Making charcoal

Japanese grills are quite popular here now, every other restaurant got one. They are called Konro or Hibachi.

That binchotan charcoal would be difficult to grind so it could be used in a gasifier but it would probably work really well.

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Ya I thought a lot about that.
I think we are grinding the wrong way.

When I used to make beer we did not grind grist because that tore the grains and made dust. We crushed between steel rollers. Its worth experimenting to see if crushing between rollers is better than fingers or jaws.

WHAT IS THIS GUY DOING???
My mill was turning 150 rpm.

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Haha he’s in a real hurry getting his beer ready.

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If I was to build one of these for charcoal what gap would I set between the rollers?

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I don’t know I guess the ideal situation would be set the rollers to the width corresponding to the size you want. Some pieces might slip through longer than you like but I think that’s OK if you want to screen the product after…

I made mine much the same as the one on the video.

I used some brong bushings from a hardware store and made the rollers out of pipe welded to some end caps and cold rolled steel rod. That was 20 or more years ago I made that…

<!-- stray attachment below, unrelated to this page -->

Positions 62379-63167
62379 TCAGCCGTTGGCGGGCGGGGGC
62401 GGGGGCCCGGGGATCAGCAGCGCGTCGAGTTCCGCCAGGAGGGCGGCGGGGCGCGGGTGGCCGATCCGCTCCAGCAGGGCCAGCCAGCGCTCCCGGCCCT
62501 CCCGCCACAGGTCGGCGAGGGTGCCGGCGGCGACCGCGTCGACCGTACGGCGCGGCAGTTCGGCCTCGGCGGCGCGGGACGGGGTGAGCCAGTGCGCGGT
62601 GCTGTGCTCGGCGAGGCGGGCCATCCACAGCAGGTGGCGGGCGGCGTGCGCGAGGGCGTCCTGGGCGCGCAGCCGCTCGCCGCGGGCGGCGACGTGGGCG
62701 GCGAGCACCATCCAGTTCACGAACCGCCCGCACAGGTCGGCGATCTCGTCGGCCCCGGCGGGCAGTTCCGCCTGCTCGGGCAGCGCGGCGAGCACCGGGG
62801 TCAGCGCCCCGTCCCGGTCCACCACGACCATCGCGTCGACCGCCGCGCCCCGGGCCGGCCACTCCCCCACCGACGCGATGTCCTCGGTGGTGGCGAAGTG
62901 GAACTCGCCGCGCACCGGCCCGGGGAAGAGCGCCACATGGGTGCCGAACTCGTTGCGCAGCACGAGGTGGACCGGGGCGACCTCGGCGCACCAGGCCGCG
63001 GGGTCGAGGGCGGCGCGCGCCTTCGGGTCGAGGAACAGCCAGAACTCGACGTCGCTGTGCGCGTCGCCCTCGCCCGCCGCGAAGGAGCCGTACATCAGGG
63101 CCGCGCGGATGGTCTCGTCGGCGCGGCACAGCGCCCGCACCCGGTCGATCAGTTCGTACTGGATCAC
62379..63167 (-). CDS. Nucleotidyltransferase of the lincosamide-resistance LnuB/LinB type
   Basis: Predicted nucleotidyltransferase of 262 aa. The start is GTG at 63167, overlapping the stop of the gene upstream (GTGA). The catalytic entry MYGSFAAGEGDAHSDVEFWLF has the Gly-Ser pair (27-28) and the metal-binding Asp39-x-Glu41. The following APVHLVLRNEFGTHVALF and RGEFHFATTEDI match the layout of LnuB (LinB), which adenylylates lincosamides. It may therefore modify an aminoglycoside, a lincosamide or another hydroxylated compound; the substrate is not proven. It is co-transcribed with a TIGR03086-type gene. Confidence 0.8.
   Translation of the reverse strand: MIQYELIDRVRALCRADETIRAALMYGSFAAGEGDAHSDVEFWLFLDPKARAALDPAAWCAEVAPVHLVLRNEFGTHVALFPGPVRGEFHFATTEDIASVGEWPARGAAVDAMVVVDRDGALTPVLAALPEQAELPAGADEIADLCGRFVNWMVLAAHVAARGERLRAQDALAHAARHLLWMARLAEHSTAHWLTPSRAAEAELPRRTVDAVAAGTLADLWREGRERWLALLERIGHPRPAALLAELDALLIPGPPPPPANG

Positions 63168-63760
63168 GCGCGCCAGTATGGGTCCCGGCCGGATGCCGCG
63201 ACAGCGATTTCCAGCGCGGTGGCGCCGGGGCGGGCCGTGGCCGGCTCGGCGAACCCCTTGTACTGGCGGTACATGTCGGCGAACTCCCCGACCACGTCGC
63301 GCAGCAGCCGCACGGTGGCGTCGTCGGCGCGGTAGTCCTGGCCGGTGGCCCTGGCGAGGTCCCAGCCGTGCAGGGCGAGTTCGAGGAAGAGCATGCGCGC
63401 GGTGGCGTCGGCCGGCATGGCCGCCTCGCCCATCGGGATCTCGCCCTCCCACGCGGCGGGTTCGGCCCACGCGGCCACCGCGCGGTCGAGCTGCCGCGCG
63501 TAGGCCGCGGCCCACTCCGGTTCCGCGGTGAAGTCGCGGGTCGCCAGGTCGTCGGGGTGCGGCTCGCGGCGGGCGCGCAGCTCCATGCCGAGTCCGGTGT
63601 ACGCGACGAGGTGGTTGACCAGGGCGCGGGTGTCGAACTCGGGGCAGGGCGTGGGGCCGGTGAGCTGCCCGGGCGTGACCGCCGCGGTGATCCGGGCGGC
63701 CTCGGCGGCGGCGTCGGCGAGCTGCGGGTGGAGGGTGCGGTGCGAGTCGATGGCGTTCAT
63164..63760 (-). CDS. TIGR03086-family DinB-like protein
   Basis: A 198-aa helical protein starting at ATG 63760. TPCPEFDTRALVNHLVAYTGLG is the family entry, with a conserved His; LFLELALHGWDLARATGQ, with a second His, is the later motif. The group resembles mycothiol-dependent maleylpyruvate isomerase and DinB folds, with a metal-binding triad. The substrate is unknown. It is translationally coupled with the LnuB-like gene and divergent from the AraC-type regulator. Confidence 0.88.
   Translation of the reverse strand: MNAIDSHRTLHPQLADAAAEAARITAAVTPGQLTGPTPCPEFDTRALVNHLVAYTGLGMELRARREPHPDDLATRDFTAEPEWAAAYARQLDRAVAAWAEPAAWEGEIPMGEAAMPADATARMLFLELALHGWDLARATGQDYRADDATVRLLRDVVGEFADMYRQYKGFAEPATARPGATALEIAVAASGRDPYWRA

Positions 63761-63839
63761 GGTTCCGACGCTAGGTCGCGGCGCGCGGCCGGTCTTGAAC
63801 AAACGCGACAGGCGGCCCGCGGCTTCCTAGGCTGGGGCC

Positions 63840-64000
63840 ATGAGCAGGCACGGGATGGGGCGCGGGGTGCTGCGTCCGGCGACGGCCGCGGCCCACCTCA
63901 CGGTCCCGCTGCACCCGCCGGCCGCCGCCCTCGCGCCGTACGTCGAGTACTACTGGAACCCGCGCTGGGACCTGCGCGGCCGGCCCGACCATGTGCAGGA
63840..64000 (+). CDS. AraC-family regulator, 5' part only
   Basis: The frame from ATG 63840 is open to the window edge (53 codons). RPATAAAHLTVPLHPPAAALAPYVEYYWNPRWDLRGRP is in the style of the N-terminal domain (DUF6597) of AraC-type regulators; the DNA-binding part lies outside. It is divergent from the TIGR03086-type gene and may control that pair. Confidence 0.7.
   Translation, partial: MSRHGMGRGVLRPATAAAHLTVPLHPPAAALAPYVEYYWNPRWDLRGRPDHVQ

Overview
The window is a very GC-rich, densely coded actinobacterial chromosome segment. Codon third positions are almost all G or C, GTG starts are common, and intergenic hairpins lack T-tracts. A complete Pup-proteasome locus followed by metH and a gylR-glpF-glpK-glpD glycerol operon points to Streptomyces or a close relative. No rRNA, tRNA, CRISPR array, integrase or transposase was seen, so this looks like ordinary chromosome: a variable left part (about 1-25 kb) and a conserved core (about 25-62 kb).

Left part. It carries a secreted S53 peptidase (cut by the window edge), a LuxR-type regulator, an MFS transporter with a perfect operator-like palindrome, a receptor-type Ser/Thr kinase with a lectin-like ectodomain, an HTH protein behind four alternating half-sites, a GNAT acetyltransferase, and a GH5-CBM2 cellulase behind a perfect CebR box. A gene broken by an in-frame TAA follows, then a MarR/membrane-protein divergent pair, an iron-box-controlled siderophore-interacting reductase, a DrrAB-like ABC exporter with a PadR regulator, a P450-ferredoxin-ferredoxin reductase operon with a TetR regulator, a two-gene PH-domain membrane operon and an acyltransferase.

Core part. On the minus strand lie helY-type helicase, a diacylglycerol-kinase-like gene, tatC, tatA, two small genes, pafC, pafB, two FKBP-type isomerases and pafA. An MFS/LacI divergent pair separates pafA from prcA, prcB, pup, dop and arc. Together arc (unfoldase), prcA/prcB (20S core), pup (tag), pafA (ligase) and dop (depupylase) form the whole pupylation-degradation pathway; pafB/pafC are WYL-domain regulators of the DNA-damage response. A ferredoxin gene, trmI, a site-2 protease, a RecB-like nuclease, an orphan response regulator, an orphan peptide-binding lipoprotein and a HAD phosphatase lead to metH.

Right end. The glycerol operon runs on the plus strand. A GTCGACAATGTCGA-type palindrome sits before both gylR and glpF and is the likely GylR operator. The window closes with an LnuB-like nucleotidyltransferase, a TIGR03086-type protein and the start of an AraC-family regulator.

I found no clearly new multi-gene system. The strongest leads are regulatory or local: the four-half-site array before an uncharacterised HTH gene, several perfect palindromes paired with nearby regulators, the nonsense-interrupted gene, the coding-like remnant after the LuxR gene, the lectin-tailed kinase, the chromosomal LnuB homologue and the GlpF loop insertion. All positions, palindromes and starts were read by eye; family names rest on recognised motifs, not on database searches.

Much easier I think would be get a couple of electric motor rotors and bearings and use the rotors as rollers bearings are pretty easy to improvise a flange or cap for bearings and the shaft is already keyed for a pulley.

I am going to make up some doodles and post them to show you what I mean.

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I have doubts on whether just rollers without teeth welded on will work. I know for sure that the welded teeth that pulls the varying sizes of charcoal through the “comb” works very well and produces consistantly sized engine grade charcoal. Theoretically a twig of char 3/8" by whatever the length of the rollers are could slip through without teeth to size it for length. Just my 2 cents worth.

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I recently found that big dumpster roller so I’m planning to use that as a crusher. From what I’m seeing if someone did a smooth roller you’d need to spin both ends, but with the toothed roller you just need a stationary comb and spin just one drum.
With toothed crushers you just space the gaps 1/8" apart, right?

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I think the diameter of the rollers would need to be large enough and it might help to have the surface of the driven roller Knurld ( I did that on my grist mill )